A bumper production of Transplanted Aman (T-Aman) is likely in the southwestern districts as farmers are expecting to outstrip output targets on the back of a crop-friendly weather condition that marked the past few months.
The current season has been characterised by sufficient rainfalls, modestly priced fertilisers and lesser incidence of pest attacks – all of which, coupled with a general increase in production acreage, played out nicely for the farmers.
Babar Ali of Kamarkundu village in Jhenaidah Sadar upazila cultivated T-Aman on a three-bigha land and is expecting at least 54 maunds of rice at the end of the season.
“The climate has been favourable all through the season, with sufficient rainfall. Further, there were infrequent pest attacks and diseases which also helped,” he said.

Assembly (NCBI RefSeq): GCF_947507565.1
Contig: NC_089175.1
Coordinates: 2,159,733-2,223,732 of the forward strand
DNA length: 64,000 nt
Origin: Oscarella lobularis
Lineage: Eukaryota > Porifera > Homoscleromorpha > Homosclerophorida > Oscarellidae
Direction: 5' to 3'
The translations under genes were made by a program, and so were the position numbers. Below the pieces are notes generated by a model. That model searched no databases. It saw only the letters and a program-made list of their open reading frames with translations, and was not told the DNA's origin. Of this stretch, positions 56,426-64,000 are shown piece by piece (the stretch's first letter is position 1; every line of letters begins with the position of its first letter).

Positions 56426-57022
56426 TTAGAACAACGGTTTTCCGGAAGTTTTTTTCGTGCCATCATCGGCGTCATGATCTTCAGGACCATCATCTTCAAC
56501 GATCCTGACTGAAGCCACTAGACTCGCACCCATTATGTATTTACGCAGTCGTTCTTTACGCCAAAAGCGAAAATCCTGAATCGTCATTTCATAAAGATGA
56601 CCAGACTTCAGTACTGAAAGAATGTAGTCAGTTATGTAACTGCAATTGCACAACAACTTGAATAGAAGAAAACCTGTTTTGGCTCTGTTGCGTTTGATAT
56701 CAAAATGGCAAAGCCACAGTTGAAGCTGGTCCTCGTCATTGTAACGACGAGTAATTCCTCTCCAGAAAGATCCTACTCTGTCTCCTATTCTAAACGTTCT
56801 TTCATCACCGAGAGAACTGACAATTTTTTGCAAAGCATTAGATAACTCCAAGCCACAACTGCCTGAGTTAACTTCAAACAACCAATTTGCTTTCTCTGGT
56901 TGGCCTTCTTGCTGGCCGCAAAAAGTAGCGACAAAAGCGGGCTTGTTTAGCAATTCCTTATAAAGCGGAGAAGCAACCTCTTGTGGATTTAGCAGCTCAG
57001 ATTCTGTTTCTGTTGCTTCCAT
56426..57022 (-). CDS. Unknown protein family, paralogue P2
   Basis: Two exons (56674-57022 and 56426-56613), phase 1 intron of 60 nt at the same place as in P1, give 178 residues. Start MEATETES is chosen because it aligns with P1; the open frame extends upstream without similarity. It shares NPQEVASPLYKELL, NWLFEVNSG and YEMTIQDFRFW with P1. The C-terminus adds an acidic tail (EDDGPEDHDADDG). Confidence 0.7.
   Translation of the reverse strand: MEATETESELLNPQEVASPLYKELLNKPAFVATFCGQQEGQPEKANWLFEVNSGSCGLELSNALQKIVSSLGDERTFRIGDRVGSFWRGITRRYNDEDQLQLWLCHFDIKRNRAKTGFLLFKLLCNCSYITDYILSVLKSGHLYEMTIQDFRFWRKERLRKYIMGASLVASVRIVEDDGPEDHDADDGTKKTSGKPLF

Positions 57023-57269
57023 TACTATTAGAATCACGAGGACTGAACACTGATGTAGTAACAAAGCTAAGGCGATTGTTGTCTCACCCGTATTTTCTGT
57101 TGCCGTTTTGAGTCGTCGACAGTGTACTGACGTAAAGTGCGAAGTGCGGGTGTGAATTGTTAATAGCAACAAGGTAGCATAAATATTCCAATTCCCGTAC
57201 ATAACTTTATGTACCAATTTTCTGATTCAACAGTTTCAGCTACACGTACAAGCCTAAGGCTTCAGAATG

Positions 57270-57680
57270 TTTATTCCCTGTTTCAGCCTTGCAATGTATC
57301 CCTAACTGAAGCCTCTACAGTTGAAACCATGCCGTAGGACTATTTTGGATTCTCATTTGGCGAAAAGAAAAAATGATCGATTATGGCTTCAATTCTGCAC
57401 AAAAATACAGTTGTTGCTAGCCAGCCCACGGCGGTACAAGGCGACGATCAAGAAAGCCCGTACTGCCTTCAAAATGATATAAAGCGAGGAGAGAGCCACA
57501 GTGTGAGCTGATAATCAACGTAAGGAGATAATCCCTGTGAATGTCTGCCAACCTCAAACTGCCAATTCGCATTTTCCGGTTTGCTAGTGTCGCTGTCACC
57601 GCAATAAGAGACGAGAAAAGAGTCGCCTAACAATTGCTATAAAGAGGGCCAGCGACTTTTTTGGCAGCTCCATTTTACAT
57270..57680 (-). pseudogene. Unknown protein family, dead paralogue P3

Ananda Kumar, a farmer at the Khalishpur village in Moheshpur upazila, is expecting at least 35 maunds of rice from his two-bigha field. He said he had assistance from the agriculture officials about pest control.
According to sources at the department of agriculture extension (DAE), some of the farmers faced minor attacks of pests, like Brown Plant Hoppers, but they were prepared to handle the situation themselves because of the trainings they had received before.
Sources at the Khulna DAE office said farmers of the ten southwestern districts brought a total of 703,267 hectares of land under cultivation this season, against the targeted 67,978 hectares. The figure was 693,370 in the last season, which produced 1,834,577 tonnes of rice.
The Jessore farmers brought 131,927 hectares of land under T-Aman cultivation, Jhenaidah farmers brought 93,415 hectares, Magura farmers 56,280 hectares, Narail farmers 32,130 hectares, Khulna farmers 90,440 hectares, Bagerhat farmers 68,215 hectares, and Satkhira farmers 92,070 hectares.
On the other hand, Kushtia farmers brought 75,885 hectares under cultivation, Chuadanga farmers brought 40,455 hectares and Meherpur farmers brought 23,450 hectares. Some farmers have already started harvesting the early varieties of T-Aman.